Corporate structures and loan agreements are rarely the stuff of public interest, yet last month they attracted considerable attention in a case involving Globalive, a new wireless company vying to shake up Canada’s telecommunications industry. Operating as Wind Mobile, the company paid hundreds of millions of dollars in 2008 to scoop up spectrum to enable it to operate as a new national wireless carrier.
Bell Canada, Telus Corp., and Rogers Communications, the big three incumbent carriers, unsurprisingly opposed the new rival. First they lobbied against a set-aside of spectrum for new entrants. When that failed, they argued Globalive failed to comply with the Telecommunications Act's foreign control restrictions.
Last month, the Canadian Radio-television and Telecommunications Commission agreed. While Industry Canada previously concluded the company met the Canadian control requirements for the purposes of the Radiocommunications Act when it bid for spectrum, the CRTC concluded that its ownership and control structure do not meet the legal requirements to operate as a wireless carrier.
The commission identified a number of changes that will be needed to comply with the law and Globalive says it is evaluating its options. The first option is presumably for the federal cabinet to overrule the CRTC.
Last week, Industry Minister Tony Clement gave Canada's telecom players until Wednesday to provide their views on the issue as he conducts a pre-cabinet review. A decision may be weeks away, but the process puts a much bigger question into play: Will the Globalive case become the catalyst for the elimination of telecom foreign control restrictions?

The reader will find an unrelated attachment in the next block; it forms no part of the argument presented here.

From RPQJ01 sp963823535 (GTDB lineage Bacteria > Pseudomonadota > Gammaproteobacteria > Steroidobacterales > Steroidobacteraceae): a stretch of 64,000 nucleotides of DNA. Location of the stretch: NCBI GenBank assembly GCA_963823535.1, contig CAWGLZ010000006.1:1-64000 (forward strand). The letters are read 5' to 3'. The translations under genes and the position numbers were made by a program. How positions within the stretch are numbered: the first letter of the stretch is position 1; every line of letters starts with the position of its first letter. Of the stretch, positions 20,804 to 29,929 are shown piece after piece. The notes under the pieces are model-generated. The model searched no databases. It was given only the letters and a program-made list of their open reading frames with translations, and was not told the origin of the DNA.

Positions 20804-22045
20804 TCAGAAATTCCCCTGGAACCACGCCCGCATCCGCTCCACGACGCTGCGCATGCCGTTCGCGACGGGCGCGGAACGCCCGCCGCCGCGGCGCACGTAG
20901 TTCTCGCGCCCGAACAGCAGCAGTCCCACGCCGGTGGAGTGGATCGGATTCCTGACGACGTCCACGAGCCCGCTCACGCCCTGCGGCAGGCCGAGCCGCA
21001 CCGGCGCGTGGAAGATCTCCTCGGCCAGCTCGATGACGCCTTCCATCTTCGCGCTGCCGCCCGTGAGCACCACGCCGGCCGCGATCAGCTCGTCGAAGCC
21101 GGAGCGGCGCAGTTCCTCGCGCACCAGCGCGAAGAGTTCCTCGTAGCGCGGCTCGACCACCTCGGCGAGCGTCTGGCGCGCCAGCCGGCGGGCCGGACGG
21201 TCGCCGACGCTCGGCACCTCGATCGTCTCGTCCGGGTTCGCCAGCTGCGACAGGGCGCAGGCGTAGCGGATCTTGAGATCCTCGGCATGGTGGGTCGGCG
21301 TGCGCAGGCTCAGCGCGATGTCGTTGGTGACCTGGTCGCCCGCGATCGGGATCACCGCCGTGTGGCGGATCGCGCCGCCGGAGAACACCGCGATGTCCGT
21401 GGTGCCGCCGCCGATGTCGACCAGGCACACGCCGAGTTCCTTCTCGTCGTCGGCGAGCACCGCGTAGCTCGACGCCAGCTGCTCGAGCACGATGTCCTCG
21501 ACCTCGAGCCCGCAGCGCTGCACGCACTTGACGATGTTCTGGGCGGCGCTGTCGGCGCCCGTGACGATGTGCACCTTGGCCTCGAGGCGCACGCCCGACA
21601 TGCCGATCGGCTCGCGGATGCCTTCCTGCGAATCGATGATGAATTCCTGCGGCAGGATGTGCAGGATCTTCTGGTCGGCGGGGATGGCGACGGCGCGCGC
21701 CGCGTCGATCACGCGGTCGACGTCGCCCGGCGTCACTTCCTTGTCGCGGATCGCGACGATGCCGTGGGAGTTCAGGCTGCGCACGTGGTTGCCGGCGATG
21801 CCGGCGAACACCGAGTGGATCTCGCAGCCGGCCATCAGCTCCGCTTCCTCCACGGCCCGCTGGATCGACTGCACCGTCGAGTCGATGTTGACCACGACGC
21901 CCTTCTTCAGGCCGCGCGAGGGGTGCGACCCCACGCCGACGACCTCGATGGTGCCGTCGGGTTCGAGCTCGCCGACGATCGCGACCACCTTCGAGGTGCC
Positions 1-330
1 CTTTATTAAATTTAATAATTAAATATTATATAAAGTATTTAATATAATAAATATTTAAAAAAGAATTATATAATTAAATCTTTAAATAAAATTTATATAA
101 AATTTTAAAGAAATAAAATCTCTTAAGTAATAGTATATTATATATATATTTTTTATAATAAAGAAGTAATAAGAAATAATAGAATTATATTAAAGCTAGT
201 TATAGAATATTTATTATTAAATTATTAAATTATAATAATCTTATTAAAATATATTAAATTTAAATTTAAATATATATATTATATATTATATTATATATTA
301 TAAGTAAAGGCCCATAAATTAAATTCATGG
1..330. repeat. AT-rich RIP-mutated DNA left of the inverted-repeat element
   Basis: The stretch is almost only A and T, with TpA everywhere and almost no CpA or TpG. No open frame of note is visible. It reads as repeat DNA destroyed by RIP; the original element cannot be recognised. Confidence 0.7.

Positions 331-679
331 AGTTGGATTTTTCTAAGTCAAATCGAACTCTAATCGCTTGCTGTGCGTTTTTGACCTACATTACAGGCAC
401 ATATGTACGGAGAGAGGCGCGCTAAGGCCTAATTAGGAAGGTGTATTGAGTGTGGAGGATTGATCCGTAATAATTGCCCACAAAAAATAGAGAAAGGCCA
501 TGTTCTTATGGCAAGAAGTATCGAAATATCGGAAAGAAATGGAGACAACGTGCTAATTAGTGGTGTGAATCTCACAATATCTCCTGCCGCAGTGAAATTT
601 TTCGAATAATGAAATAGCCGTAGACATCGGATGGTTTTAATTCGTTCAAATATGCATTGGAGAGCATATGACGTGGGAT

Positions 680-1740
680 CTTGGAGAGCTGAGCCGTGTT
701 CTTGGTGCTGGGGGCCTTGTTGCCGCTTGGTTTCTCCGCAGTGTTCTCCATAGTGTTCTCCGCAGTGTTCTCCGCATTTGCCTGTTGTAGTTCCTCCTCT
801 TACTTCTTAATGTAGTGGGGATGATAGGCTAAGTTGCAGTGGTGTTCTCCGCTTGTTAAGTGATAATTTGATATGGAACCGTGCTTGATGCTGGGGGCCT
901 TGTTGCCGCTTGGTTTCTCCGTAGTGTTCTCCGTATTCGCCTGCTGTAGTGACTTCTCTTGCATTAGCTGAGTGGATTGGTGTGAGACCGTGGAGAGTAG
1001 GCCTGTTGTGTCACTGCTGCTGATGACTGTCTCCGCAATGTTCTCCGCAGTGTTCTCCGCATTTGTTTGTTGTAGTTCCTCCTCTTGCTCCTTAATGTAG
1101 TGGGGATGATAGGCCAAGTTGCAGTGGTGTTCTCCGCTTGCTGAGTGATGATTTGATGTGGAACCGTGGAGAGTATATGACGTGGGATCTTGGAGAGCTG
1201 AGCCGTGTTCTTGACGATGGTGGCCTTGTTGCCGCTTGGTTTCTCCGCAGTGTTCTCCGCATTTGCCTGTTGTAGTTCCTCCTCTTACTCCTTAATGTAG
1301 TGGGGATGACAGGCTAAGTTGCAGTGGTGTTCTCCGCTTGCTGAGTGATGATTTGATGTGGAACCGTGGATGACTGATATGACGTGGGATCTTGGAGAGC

This is hardly the first time the foreign control issue has been raised in Canada. There have been earlier recommendations to scrap the requirements, most recently in the 2006 Telecom Policy Review Committee report, which concluded that Canada has "one of the most restrictive and inflexible set of rules limiting foreign investment in the telecommunications sector" among all OECD countries.
With hindsight, it should have been obvious that the foreign control issue would be the elephant in the room around the government's efforts to inject greater competition into the Canadian telecom sector. There is little doubt that officials – not to mention Canadian consumers – were anxious to encourage new entrants. While the set-aside in the spectrum auction guaranteed the new entrants, leaving the foreign control rules untouched meant the job was only half-done.
With the Globalive entry into the Canadian market at risk and hundreds of millions in spectrum in limbo, Canadians must ask hard questions about the merits of foreign control restrictions.
The days of retaining Canadian control over physical telecommunications infrastructure connected to millions of homes are over. Wireless networks involve significant investments in cellphone towers, but not direct connectedness into individual homes.
Further, the notion that Canadian control guarantees Canadian jobs is also part of a by-gone era. Canadian carriers regularly outsource some of their customer service jobs out of the country. Meanwhile, other parts of the organization – retail and business sales as well as network building – involve jobs that will remain in Canada regardless of a company's country-of-origin. While some head office jobs may be at risk, new companies operating in Canada could potentially create more jobs, not fewer.
It is tempting to blame the CRTC or the incumbent telecom providers for the current mess, but the real culprit lies with outdated legislation that prioritizes Canadian ownership over a competitive Canadian marketplace. The solution lies in changing the law to facilitate foreign ownership of common carriers – both to facilitate immediate competition and to pave the way for more foreign bidders in the next round of spectrum auctions.
Michael Geist holds the Canada Research Chair in Internet and E-commerce Law at the University of Ottawa, Faculty of Law. He can reached at email@example.com or online at www.michaelgeist.ca.